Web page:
• Use collective nouns (e.g., group).
    • Form and use frequently occurring irregular plural nouns (e.g., feet, children, teeth, mice, fish).
    • Use reflexive pronouns (e.g., myself, ourselves)
    • Form and use the past tense of frequently occurring irregular verbs (e.g., sat, hid, told).
    • Use adjectives and adverbs, and choose between them depending on what is to be modified.
    • Produce, expand, and rearrange complete simple and compound sentences (e.g., The boy watched the movie; The little boy watched the movie; The action movie was watched by the little boy).
  • L.2.2. Demonstrate command of the conventions of standard English capitalization, punctuation, and spelling when writing.
    • Capitalize holidays, product names, and geographic names.
    • Use commas in greetings and closings of letters.
    • Use an apostrophe to form contractions and frequently occurring possessives.
    • Generalize learned spelling patterns when writing words (e.g., cage --> badge; boy --> boil).
    • Consult reference materials, including beginning dictionaries, as needed to check and correct spellings.

Discipline: Language Arts
Domain: L.3 Language
Grade(s): Grade 2
Cluster: Conventions of Standard English
Standards:

  • L.3.1. Demonstrate command of the conventions of standard English grammar and usage when writing or speaking.
    • Explain the function of nouns, pronouns, verbs, adjectives, and adverbs in general and their functions in particular sentences.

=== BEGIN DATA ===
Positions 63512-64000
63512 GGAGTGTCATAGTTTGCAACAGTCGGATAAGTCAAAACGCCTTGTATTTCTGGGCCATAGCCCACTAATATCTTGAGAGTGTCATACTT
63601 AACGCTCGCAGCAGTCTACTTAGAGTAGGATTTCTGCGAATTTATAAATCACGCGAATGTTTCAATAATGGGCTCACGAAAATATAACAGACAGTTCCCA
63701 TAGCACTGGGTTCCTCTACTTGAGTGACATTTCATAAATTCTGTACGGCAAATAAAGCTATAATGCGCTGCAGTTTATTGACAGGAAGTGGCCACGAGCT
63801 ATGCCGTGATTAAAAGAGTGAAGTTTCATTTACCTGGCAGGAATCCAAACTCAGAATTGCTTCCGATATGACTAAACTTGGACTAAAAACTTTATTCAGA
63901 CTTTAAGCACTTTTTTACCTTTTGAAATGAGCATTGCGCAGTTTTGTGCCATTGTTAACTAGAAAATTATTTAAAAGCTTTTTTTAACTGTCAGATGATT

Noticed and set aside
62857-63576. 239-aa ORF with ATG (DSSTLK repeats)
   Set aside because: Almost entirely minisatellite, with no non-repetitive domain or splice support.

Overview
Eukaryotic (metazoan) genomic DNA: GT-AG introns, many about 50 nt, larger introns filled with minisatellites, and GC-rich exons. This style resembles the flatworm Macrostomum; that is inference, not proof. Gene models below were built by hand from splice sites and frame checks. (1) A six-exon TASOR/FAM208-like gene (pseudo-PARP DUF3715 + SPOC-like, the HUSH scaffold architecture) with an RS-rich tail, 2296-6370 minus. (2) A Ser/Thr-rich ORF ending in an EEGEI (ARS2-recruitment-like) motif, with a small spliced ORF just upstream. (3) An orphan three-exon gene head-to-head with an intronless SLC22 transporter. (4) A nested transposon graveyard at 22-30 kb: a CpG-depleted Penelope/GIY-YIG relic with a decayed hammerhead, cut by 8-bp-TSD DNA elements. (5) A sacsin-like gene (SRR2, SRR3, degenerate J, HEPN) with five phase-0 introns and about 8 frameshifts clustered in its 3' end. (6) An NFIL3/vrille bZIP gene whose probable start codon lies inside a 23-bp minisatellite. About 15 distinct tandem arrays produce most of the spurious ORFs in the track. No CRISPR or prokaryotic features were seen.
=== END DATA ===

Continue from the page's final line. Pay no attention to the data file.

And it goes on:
• Form and use regular and irregular plural nouns.
    • Use abstract nouns (e.g., childhood).
    • Form and use regular and irregular verbs.
    • Form and use the simple (e.g., I walked; I walk; I will walk) verb tenses.
    • Ensure subject-verb and pronoun-antecedent agreement.
    • Form and use comparative and superlative adjectives and adverbs, and choose between them depending on what is to be modified.
    • Use coordinating and subordinating conjunctions.
    • Produce simple, compound, and complex sentences.
  • L.3.2. Demonstrate command of the conventions of standard English capitalization, punctuation, and spelling when writing.
    • Capitalize appropriate words in titles.
    • Use commas in addresses.
    • Use commas and quotation marks in dialogue.
    • Form and use possessives.
    • Use conventional spelling for high-frequency and other studied words and for adding suffixes to base words (e.g., sitting, smiled, cries, happiness).
    • Use spelling patterns and generalizations (e.g., word families, position-based spellings, syllable patterns, ending rules, meaningful word parts) in writing words.
    • Consult reference materials, including beginning dictionaries, as needed to check and correct spellings.

Discipline: Language Arts
Domain: SL.2 Speaking and Listening
Grade(s): Grade 2
Cluster: Presentation of Knowledge and Ideas
Standards:

  • SL.2.4. Tell a story or recount an experience with appropriate facts and relevant, descriptive details, speaking audibly in coherent sentences.
  • SL.2.5. Create audio recordings of stories or poems; add drawings or other visual displays to stories or recounts of experiences when appropriate to clarify ideas, thoughts, and feelings.
  • SL.2.6. Produce complete sentences when appropriate to task and situation in order to provide requested detail or clarification. (See grade 2 Language standards 1 and 3 for specific expectations.

Discipline: Language Arts
Domain: RL.2 Reading: Informational Text
Grade(s): Grade 2
Cluster: Key Ideas and Details
Standards: